Women’s 5,000m

U.S. Entries: Karissa Schweizer, Elinor Purrier, Rachel Schneider

Over/Under Line: 0.5 medals

Optimist’s View: Not a ton to like here as each of Karissa Schweizer, Elinor Purrier, and Rachel Schneider is a World Champs newbie in an event that is loaded internationally.

Pessimist’s View: Read above.

My Take: Under. It’s not a guarantee that even one American makes the final. 

Men’s 10,000m

U.S. Entries: Lopez Lomong, Shadrack Kipchirchir, Leonard Korir

Over/Under Line: 0.5 medals

Optimist’s View: Lopez Lomong, despite his relative newness to the 10,000m, is a sleeper medal contender in the 10K given his stellar finishing speed and the 13:00 he ran on Sep. 10. Lomong beat Chelimo in the 5,000m at USAs with a 53.35 last lap. Also, the 10K coming after the 5K in Doha should help Lomong’s chances as he competes against guys who are doubling.

Pessimist’s View: Lomong hasn’t run at a global championship since 2013 and has contested just four 10,000m races in his life. Kipchirchir and Korir are experienced but they were ninth and 13th, respectively, two years ago at Worlds.

My Take: I think the 10,000m being after the 5,000m is an underrated factor here. At least one of the three Ethiopians who ran sub-26:50 in July — Gebrhiwet, Barega, and Kejelcha — is likely to be toast coming off the 5K. In that sense, a lot hinges on Mo Farah’s status for this event. If he doesn’t run, I like Lomong to nab the bronze. So *over.*

Women’s 10,000m

U.S. Entries: Molly Huddle, Emily Sisson, Marielle Hall

Over/Under Line: 0.5 medals

Optimist’s View: Molly Huddle has finished top eight in the 10K at the last three global championships. Emily Sisson owns the fifth-fastest time in the world this year and ran a strong 2:23:08 marathon debut in London.

Pessimist’s View: While the status of defending champion and world record holder Almaz Ayana is unclear (she has raced just once in 2019), it is clear that the trio of Agnes Tirop, Hellen Obiri, and Letesenbet Gidey are all very fit. Tirop won bronze in London and has run a 14:20 5K in 2019, while Obiri is the reigning 5,000m world champion. Gidey owns the fastest time in the world in 2019 (30:37).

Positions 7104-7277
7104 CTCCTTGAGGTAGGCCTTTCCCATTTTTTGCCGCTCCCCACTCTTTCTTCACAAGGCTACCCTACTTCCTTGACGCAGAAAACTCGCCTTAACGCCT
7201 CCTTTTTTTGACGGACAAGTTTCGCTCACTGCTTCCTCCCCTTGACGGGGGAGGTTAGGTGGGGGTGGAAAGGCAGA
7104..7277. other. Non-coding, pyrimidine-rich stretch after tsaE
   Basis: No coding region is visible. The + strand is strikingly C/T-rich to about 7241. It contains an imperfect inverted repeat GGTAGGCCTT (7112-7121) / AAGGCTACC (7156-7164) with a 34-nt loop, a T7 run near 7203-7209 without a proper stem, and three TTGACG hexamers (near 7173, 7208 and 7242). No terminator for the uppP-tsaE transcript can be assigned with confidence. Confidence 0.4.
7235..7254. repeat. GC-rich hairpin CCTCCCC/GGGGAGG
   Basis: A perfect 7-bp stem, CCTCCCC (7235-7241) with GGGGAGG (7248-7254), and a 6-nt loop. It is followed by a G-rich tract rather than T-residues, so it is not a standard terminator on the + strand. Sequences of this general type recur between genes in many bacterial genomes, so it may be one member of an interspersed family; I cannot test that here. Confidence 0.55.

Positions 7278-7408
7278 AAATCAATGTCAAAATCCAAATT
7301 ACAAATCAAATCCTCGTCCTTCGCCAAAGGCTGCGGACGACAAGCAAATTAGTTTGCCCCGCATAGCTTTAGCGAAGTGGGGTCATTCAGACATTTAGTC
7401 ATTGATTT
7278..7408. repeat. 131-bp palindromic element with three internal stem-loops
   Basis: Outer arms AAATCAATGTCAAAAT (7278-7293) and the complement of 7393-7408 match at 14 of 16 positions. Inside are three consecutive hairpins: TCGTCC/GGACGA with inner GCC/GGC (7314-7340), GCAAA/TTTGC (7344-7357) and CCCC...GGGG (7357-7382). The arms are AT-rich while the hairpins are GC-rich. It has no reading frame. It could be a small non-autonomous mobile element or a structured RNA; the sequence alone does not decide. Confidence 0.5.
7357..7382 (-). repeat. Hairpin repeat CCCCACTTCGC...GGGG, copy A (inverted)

My Take: A strong top three of Tirop, Obiri, and Gidey is forcing me to take the under. But don’t be surprised if one of Huddle or Sisson sneaks onto the podium.

Men’s 3,000m Steeplechase

U.S. Entries: Hillary Bor, Stanley Kebenei, Andy Bayer

Over/Under Line: 0.5 medals

Optimist’s View: The men’s steeple is unpredictable this year with Evan Jager out and reigning world champion Conseslus Kipruto just recently returning from an injury. U.S. champion Hillary Bor has run sub-8:10 three times this year, while runner-up Stanley Kebenei was fifth at Worlds in 2017.

Pessimist’s View: Bor is only the eighth-fastest man in the world this season. Kebenei is inconsistent and was only seventh in Paris. 

My Take: An American other than Jager hasn’t medaled at a championship since 1984. Under.

Women’s 3,000m Steeplechase

U.S. Entries: Emma Coburn, Courtney Frerichs, Colleen Quigley, Allie Ostrander

Over/Under Line: 1.5 medals

Optimist’s View: Emma Coburn and Courtney Frerichs went one-two at the last World Championships. 

Pessimist’s View: It’s unlikely that the World Championship final will resemble last week’s Diamond League final, where Coburn went out under world record pace in the first kilometer. But a sixth-place finish in Zurich is still not a great sign in her final tune-up for Doha. Meanwhile, Frerichs and U.S. third-place finisher Colleen Quigley are not racing in between USAs and Worlds.

My Take: Coburn and Frerichs’ heroics in London set the bar high for future championships. It’s tempting to say that Frerichs hasn’t done enough to warrant medal consideration in 2019, but she wasn’t in the picture at all two years ago — her PB was 9:19 entering the final — and she ended up with silver. Beatrice Chepkoech is the clear favorite, but she has never won a medal. Give me the over.